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EPA Administrator Gina McCarthy 8/11/2015 Remarks on Gold King Mine

On August 11, 2015, EPA Administrator Gina McCarthy spoke about the release of mining wastewater from the Gold King Mine, the agency’s commitment to ensuring it’s cleaned up, and the health and safety residents. Below are her remarks.

I know we are here to talk about the Clean Power Plan, but I want to first spend a few minutes talking about the release of mining waste water in Colorado, that’s impacting or could impact that state as well as New Mexico, Utah, the Navajo Nation and the Southern Ute Tribe.

This is a tragic and unfortunate incident, and EPA is taking responsibility to ensure that it is cleaned up. The most important thing throughout this is ensuring the health and safety of the residents and visitors near the river. We are committed to helping the people throughout the Four Corner Regions who rely on these rivers for their drinking water, irrigation water and recreation.  We know how important it is to them.

As you may not know, there are thousands of abandoned mines throughout the West, and EPA routinely works with states to clean up these sites. The spill occurred when one of our contracting teams was using heavy equipment to enter the Gold King Mine, an inactive mine north of Durango, to begin the process of pumping and treating the contaminated water inside. In response to this unfortunate accident, we have deployed the full depth and breadth of the agency, with other partner agencies assisting.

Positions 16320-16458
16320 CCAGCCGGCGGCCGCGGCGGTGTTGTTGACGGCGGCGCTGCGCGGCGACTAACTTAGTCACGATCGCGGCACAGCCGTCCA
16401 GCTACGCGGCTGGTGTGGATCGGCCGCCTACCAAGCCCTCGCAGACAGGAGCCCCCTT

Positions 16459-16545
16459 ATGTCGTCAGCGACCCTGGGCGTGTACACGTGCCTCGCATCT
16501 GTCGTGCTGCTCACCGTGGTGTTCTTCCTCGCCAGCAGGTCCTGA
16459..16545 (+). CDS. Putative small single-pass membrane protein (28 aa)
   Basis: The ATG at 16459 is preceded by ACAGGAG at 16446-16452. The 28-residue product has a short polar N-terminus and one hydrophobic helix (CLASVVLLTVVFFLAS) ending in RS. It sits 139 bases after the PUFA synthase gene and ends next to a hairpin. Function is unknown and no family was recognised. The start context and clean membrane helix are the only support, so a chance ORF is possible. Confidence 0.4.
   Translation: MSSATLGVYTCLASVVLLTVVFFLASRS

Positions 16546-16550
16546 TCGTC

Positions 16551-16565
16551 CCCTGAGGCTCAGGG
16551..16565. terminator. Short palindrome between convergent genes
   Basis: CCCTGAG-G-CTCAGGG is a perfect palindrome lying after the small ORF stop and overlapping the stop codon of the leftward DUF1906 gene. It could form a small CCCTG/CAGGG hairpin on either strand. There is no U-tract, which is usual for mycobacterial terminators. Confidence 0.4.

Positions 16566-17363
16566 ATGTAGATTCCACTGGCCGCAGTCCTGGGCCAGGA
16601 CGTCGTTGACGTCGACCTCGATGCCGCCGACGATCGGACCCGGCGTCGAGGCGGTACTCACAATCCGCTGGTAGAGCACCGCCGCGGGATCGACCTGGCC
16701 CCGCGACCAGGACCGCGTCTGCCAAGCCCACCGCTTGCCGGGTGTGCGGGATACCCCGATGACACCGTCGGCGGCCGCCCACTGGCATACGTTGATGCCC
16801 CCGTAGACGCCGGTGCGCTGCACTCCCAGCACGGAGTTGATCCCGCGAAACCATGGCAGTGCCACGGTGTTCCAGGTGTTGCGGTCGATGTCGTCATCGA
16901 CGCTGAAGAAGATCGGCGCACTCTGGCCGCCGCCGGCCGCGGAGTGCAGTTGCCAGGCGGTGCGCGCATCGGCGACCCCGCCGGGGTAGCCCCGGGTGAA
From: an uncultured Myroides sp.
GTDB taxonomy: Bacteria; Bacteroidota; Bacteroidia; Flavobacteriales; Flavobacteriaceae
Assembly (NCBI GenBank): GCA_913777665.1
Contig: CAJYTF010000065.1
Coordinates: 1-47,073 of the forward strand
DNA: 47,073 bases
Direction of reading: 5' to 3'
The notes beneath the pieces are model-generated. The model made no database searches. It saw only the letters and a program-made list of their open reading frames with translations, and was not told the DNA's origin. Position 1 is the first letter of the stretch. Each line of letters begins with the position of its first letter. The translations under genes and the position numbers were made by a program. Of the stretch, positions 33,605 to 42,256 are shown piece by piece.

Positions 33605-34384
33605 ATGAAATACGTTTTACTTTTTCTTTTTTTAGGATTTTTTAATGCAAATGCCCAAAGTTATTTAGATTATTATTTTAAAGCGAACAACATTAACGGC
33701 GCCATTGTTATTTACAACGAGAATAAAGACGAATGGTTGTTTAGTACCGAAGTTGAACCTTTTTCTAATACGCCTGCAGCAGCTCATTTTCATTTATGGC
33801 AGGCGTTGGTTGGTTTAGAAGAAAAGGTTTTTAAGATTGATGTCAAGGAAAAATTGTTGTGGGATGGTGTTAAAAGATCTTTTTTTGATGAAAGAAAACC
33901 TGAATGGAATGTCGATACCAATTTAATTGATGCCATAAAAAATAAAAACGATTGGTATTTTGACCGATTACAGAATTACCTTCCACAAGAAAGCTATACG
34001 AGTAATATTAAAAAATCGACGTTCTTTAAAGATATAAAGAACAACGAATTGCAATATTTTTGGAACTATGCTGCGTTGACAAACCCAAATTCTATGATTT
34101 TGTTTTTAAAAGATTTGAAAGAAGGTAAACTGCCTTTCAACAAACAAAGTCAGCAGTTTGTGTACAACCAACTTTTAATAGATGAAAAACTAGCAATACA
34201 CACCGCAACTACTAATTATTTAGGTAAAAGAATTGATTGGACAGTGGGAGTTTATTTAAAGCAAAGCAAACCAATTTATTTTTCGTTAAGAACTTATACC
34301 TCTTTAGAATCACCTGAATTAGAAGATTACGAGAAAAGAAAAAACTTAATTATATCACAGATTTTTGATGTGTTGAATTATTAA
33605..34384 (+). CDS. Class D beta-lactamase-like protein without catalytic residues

It takes time to review and analyze data, but we have our researchers and scientists working around the clock. Our commitment is to get this right and protect public health. Thankfully, there have been no reported cases of anyone’s health being harmed. Additionally, from initial sampling results, as the plume has advanced seeing elevated levels, and as it moves on, we are seeing a downward trajectory toward pre-event conditions.

EPA has taken steps to capture and treat the discharge at the Gold King mine, addressing the risk of additional downstream impacts. We have constructed four ponds at the mine site which are treating water by lowering acidity levels and removing dissolved metals.  

We have also stood up a Unified Command center in Durango, as well as the Emergency Operations Center at EPA headquarters in DC to ensure a seamless coordinated response in conjunction with local, state and federal officials. Working with local officials, EPA is providing alternative water supplies and free water quality testing for domestic drinking water wells along the river. We have been in touch with the state leadership, as well as the Congressional delegations, and we have kept the White House informed.

EPA is an agency whose core mission is ensuring a clean environment and protecting public health, so it pains me to see this happening. But we are working tirelessly to respond and have committed to a full review of exactly what happened to ensure it cannot happen again.

So with that, let’s move to the Clean Power Plan.

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